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Research into Ambulance Crashes May Hold a Key to Prevention

Posted by Scott Millen on Feb 28, 2017 10:22:18 AM

"The delivery of emergency medical services (EMS) is a key functional activity within the safety infrastructure of modern civilization. Responding to emergency incidents and the subsequent transport of injured victims to hospitals and similar health care facilities involve inherent risks. Of particular interest is motor vehicle crashes involving ambulances used for EMS. Understanding the magnitude and severity of this risk is essential to addressing the overall problem and formulating the necessary policy to address the problem." ~ Analysis of Ambulance Crash Data   DOWNLOAD REPORT



Emergency Service Personnel are four times more likely to be involved in a crash, -higher than law enforcement and first responders. Using press reports only, a research team from the Critical Illness & Trauma Foundation and the Western Transportation Institute published their findings in Emergency Medicine International, capturing data from press reports provided on a dedicated site: EMSNetwork.

In the 466 crashes the organization analyzed, 139 cases noted whether their sirens were on. Of that 139, 111 (80%)  had emergency warning devices (lights or lights and sirens) operating at the time of the crash. 

Of crashes, 382 (82%) occured in an urban environment, 84 (18%) respectively were in rural locations. Initial findings showed user error as a result in some crashes:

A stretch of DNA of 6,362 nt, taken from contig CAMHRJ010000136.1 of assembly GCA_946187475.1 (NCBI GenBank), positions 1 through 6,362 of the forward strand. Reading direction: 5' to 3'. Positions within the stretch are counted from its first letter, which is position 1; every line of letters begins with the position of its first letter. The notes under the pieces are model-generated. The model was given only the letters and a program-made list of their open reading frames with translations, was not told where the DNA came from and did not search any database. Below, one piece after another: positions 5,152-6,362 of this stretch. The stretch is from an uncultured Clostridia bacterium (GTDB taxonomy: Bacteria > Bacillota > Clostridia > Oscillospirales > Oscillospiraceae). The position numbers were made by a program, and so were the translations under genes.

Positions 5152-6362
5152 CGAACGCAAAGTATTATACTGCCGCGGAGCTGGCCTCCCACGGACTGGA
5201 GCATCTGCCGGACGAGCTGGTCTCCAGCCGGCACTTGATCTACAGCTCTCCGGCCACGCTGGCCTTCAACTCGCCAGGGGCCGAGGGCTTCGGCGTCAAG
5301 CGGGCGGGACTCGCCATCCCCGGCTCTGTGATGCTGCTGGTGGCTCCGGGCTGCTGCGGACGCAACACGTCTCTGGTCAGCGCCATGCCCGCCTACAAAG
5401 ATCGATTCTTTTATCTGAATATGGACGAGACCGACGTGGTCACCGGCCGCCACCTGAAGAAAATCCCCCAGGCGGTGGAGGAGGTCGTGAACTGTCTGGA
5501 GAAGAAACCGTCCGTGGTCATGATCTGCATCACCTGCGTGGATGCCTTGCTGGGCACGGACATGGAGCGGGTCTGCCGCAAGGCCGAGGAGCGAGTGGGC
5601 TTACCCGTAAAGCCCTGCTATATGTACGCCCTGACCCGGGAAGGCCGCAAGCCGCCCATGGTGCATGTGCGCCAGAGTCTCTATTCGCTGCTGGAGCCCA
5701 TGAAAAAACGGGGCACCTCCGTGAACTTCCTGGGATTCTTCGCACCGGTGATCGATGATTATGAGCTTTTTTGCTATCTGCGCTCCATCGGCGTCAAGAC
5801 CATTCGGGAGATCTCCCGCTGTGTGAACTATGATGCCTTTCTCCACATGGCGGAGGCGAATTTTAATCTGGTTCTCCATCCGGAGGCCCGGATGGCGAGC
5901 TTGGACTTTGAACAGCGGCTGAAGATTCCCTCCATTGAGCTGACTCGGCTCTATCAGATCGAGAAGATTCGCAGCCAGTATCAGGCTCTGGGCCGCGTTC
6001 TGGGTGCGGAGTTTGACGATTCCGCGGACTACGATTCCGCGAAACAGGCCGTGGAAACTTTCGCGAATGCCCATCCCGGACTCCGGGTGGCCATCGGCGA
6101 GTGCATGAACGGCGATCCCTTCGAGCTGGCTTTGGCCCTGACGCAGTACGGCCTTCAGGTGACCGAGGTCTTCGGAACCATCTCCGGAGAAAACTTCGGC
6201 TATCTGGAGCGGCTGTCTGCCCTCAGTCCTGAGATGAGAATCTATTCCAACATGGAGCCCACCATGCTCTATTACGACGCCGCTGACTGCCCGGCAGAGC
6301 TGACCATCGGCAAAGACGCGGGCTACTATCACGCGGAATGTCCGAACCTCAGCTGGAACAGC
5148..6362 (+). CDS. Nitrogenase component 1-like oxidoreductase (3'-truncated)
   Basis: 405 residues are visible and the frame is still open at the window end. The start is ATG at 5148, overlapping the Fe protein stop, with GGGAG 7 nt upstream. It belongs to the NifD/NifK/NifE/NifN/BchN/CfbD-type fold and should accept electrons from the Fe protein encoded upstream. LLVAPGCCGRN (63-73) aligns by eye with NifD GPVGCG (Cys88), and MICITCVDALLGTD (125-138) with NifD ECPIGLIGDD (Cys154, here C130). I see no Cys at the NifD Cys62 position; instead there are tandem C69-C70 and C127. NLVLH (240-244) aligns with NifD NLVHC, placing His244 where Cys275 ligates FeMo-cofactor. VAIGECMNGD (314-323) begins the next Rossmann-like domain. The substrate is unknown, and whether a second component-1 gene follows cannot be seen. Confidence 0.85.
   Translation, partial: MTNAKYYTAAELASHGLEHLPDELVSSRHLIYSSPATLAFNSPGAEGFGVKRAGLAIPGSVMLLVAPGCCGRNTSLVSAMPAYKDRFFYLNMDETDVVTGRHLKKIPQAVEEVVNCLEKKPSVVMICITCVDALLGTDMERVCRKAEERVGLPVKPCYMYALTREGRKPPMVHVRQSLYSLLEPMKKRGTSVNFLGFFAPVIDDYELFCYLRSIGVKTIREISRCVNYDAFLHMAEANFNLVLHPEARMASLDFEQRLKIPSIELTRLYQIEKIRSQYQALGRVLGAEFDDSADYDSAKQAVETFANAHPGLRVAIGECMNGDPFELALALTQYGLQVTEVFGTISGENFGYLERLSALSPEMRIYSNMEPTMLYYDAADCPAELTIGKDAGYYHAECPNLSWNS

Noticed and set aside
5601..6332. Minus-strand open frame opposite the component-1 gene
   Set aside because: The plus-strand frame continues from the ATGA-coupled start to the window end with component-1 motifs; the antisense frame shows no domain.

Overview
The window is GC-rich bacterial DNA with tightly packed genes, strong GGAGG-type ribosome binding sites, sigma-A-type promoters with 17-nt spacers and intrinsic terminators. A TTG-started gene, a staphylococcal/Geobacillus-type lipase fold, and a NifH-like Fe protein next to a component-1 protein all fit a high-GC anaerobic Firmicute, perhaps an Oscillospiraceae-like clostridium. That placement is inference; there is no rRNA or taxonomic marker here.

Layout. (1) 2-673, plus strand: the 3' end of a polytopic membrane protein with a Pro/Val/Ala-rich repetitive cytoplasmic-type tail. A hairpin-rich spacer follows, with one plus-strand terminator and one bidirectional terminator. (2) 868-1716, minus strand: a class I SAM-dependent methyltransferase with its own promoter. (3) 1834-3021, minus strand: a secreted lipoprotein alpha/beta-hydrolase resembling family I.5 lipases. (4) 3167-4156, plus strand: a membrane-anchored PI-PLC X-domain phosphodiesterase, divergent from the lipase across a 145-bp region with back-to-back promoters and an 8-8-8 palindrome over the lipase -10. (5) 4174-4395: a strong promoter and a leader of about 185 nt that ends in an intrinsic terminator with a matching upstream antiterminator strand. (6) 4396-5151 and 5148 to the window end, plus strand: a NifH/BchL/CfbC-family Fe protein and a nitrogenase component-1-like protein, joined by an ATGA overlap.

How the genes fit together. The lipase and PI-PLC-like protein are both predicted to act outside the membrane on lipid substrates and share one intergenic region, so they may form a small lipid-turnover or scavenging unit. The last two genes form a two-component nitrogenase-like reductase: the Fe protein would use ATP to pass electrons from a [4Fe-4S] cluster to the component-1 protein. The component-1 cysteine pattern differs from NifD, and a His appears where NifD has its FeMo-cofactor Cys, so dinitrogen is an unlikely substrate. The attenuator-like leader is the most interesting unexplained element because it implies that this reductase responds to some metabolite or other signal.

• Inadequate screening of vehicle operators
  • Inadequate vehicle operator training
  • Fatigue and distraction
  • Poor knowledge of driving laws
  • Poor vehicle design
  • Inadequate policies and procedures

Time of Day

While not all crashes included the time of day in the press report, the following was true based on the limited data available.

  • 67 crashes occurred between 00:00 to 5:59
  • 85 crashes between 06:00 and 11:59
  • 100 crashes occurred between 12:00 and 17:59,
  • 68 crashes happened between 18:00 and 23:59.


Road Conditions

Only 51 (11%) of 466 total collisions analyzed in the study cited road conditions: 

  • 14 rain
  • 6 fog
  • 10 slippery
  • 1 whiteout/blizzard
  • 6 wet and icy
  • 13 ice and snow

Nature of the Ambulance Operation

  • Patient on board was in 340 (73% of 466 total) of the cases
  • Returning from a call in 25 (12%)

  • Neither responding nor returning from a call in 44 (21%) - use of the ambulance for routine matters

  • Responding to an emergency in 145 (68%)

  • The nature of the ambulance operation at the time of the crash was noted in 214 accounts.

Patient Transport

  • In 178 (52%) of the cases no patient was on board at the time of the incident

  • The remainder 162 (48%) were transporting one or more patients at the time of the crash.


Driver Error

  • 150 (32%) were cited for striking another vehicle or object

  • 209 (45%) of crashes were struck by anotheWhere such information was known. 

  • Many of these crashes involved more than one, but an unquantifiable, number of vehicles.

  • In 29 cases (6% of 466 total), the ambulance operator was found to be at fault and/or issued a citation for the crash.

  • In 7 cases (2%), the ambulance operator was noted to have been over the legal limit for alcohol use.

  • In 39 (8%) of the crashes, the driver of another vehicle involved in the crash was reported as cited for DUI.


Of the 466 total, Intersections were the most common location for collisions: 

  • 196 (42%) crashes occured at an intersection

  • In 27 (14%) of the 196 intersection crashes, the ambulance rolled either onto its side or top.


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